This post was originally scheduled for mid-March, but I delayed it after the shut-downs began.
The leading paragraphs may seem a bit quaint at this moment, but when “normal” returns, I still believe that small resorts, like Sunlight, are reinvigorating our favorite winter sports.
Please check at the bottom of this post for specific updates on COVID-19 policies and changes at Sunlight Mountain Resort for this winter.
Sunlight’s East Ridge Expansion: Visionary New Terrain
It’s been an interesting year in skiing.
Yes, the big, multi-mountain passes, and the resorts they serve, continue to dominate the conversation. But it’s the smaller, independent resorts that are changing the tone and subtly reinvigorating snowsports.
Whether these changes involve expanding the partner resorts available on local season passes, offering incredibly low-cost, or even free, lesson/rental/ticket packages, or new terrain and lift expansions, independent ski resorts are holding their own and thriving.
Sunlight Mountain Resort near Glenwood Springs is among the examples of this in Colorado.
Blessed with an enviable location, including stunning views of Mount Sopris and close proximity to world-class hot springs, Sunlight is often overshadowed by the world-famous four mountain playground of Aspen Snowmass, just an hour away.
And yet, Sunlight has found a way to carve out a loyal following, appealing to local families and visitors alike, with a combination of events, unique, well-priced Slope and Soak packages, free parking, and varied terrain.
In 2019, Sunlight kicked off an eight-year plan to develop the East Ridge, adding 120 skiable acres (mostly advanced and expert runs), that will be served by a new, fixed-grip lift.
Home to most of Sunlight’s double black terrain, East Ridge is known for steep, narrow chutes like Deception and Defiance, as well as three new runs — the Alligator Alleys — named for local Olympian and US Ski Team member Alice McKennis. It’s here that you’ll also find one of Colorado’s steepest lift-served runs, The Heathen, which falls at a breathtaking 52 degrees.
The 2019-2020 season saw a permanent rope drop with the opening of Lower Defiance, an extension of an existing run. The extension requires a short walk-out, but when we were there in mid-February, two days after an unexpected powder dump, the conditions warranted a little extra effort.
Prior to opening for the 2019-2020 season, Sunlight began brush-cutting to prep the run and get it as “close to smooth as possible,” according to Mike Baumli, Sunlight’s Mountain Manager.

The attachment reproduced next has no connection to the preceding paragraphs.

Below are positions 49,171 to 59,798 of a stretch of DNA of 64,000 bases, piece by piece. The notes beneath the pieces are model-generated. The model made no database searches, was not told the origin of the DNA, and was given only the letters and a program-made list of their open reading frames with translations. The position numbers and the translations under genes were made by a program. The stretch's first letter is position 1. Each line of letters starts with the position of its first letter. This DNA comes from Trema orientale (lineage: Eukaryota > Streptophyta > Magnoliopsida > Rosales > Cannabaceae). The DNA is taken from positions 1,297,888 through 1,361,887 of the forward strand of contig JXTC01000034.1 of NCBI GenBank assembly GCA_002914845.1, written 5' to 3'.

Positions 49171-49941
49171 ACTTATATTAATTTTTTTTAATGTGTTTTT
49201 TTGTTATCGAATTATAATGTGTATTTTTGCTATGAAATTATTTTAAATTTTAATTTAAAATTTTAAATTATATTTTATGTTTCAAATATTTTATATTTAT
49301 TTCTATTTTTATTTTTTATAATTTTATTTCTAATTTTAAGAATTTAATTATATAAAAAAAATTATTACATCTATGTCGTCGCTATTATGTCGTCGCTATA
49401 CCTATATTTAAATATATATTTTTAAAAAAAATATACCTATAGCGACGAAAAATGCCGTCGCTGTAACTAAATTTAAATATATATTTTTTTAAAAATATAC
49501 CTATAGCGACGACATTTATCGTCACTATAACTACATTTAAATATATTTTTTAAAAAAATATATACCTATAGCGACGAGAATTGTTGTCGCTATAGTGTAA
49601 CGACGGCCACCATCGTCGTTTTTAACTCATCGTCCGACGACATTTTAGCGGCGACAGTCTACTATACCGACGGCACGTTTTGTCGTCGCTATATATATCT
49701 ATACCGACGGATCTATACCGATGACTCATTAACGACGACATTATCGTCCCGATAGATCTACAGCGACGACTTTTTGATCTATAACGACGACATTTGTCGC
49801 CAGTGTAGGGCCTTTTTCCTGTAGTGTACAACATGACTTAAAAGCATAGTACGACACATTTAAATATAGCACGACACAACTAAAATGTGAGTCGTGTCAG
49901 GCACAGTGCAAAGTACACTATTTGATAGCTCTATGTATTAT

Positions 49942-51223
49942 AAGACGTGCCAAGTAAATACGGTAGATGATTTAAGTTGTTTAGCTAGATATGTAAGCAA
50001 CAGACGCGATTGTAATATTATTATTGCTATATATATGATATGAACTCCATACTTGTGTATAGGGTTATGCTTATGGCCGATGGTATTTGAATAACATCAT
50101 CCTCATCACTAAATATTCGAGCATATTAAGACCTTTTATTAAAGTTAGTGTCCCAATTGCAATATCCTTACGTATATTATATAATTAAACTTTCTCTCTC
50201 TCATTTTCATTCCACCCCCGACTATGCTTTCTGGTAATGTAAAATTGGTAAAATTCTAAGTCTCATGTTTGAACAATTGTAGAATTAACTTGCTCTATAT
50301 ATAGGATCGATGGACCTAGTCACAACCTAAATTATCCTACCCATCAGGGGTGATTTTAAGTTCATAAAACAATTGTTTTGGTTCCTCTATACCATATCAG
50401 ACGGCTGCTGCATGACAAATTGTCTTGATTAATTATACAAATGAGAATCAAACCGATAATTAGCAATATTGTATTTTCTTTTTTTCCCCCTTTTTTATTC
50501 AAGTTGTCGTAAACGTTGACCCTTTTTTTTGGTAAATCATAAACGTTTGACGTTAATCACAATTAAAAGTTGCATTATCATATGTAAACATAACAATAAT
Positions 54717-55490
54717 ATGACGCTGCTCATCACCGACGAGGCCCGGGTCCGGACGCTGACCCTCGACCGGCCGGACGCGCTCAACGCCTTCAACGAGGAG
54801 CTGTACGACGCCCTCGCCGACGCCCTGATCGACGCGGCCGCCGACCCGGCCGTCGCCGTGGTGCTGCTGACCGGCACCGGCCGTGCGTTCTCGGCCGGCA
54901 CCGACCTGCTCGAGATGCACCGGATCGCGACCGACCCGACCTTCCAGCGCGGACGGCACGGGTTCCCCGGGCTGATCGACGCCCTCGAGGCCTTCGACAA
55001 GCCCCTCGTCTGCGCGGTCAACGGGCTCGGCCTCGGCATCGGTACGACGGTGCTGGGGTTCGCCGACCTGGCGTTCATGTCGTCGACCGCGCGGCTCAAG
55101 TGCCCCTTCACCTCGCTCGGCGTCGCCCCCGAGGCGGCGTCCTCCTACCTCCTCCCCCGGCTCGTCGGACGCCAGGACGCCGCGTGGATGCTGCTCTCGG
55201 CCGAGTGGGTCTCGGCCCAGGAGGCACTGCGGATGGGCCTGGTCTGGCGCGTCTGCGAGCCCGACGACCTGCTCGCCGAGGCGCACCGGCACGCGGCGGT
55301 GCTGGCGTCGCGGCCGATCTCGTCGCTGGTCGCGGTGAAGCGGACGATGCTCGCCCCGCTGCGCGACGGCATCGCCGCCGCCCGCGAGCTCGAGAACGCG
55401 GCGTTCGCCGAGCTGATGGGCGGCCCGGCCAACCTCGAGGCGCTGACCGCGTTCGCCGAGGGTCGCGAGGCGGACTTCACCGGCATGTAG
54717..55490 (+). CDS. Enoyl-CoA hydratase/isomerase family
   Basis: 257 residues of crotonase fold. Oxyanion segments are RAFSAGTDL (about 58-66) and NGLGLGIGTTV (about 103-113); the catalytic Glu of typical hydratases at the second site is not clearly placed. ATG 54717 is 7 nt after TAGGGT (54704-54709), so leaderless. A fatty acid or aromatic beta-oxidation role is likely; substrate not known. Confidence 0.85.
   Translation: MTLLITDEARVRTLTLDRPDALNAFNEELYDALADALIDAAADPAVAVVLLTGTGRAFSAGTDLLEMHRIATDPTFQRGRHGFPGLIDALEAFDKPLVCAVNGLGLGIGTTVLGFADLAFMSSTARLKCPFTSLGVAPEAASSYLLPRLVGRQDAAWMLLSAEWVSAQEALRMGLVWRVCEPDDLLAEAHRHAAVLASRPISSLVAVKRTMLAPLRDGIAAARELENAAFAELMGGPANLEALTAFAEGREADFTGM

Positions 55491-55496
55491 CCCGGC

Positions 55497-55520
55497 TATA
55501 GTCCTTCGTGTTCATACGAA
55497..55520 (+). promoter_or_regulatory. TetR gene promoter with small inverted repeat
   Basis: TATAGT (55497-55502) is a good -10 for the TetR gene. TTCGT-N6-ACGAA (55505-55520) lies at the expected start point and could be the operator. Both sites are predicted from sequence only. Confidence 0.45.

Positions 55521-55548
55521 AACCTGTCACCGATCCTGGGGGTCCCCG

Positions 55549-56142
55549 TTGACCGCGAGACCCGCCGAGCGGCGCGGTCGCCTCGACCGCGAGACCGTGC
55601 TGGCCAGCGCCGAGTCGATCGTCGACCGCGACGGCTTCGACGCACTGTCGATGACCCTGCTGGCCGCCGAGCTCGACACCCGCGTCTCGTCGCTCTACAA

The goal for the current season was to give visitors a taste of the future and to build excitement for the East Ridge expansion.
Next season, Sunlight plans to open additional lower reaches of existing trails. Widening an access road will provide an intermediate run to a new lift planned for the summer of 2021, pending US Forest Service approval.
Plans beyond 2021 include additional trail development, with small amounts being done each year.
An Underlying Ethos of Stewardship
If you’re wondering why Sunlight’s expansion will take up to eight years, it’s a good question.
However, the timeline stems from the path chosen by Sunlight’s leadership and a decision they made to choose stewardship — of both natural and financial resources — over speed.
For example, before any trail work began, the trail crew read Aldo Leopold’s A Sand County Almanac. Published in 1949, A Sand County Almanac was among the first books to promote the idea of environmentalism.
Leopold himself was a forester who advocated for people to develop a responsible relationship between themselves and their environment. He called this a “land ethic.”
In planning for the East Ridge expansion, Sunlight Mountain Resort’s leadership took Leopold’s guidance to heart.
For example, by identifying components of the local forest, which at Sunlight includes cedar, blue spruce, Engelmann spruce, aspen, cottonwood, willows, and serviceberry, ski area management recognized that every species serves a specific ecological role and provides benefits to wildlife.
And with this recognition, it became obvious that clear cutting would not be an option.
Instead, the trail crews will selectively thin the forest, taking a bit from each generation, while maintaining diversity and wildlife habitat.
If this takes more time, so be it.
“We’re not trying to bite it all off and do it in one summer,” explains Baumli, adding “we’re trying to do it right.”
(East Ridge Terrain update: Sunlight was forced to cut their trail maintenance crew by 70% this summer for social distancing, slowing expansion. The remaining crew focused on widening Vortex. Sunlight is pleased to announce that the US Forest Service has issued additional expansion approvals. The expansion, while delayed, is still on!)
COVID-19 Updates and Policies
Here are the COVID-19 policies for Sunlight Mountain.
If you’re planning to “Slope and Soak”, this popular package has been modified, allowing guests to reserve and purchase skiing and soaking tickets separately. They are calling this the “two-step.”
Sunlight Mountain Resort is 15 minutes from Glenwood Springs, Colorado. Sunlight currently has 680 skiable acres, divided into 20% easiest, 55% intermediate, 20% most difficult and 5% very difficult. Sunlight has a vertical drop of 2,010’ and 250” average annual snowfall.
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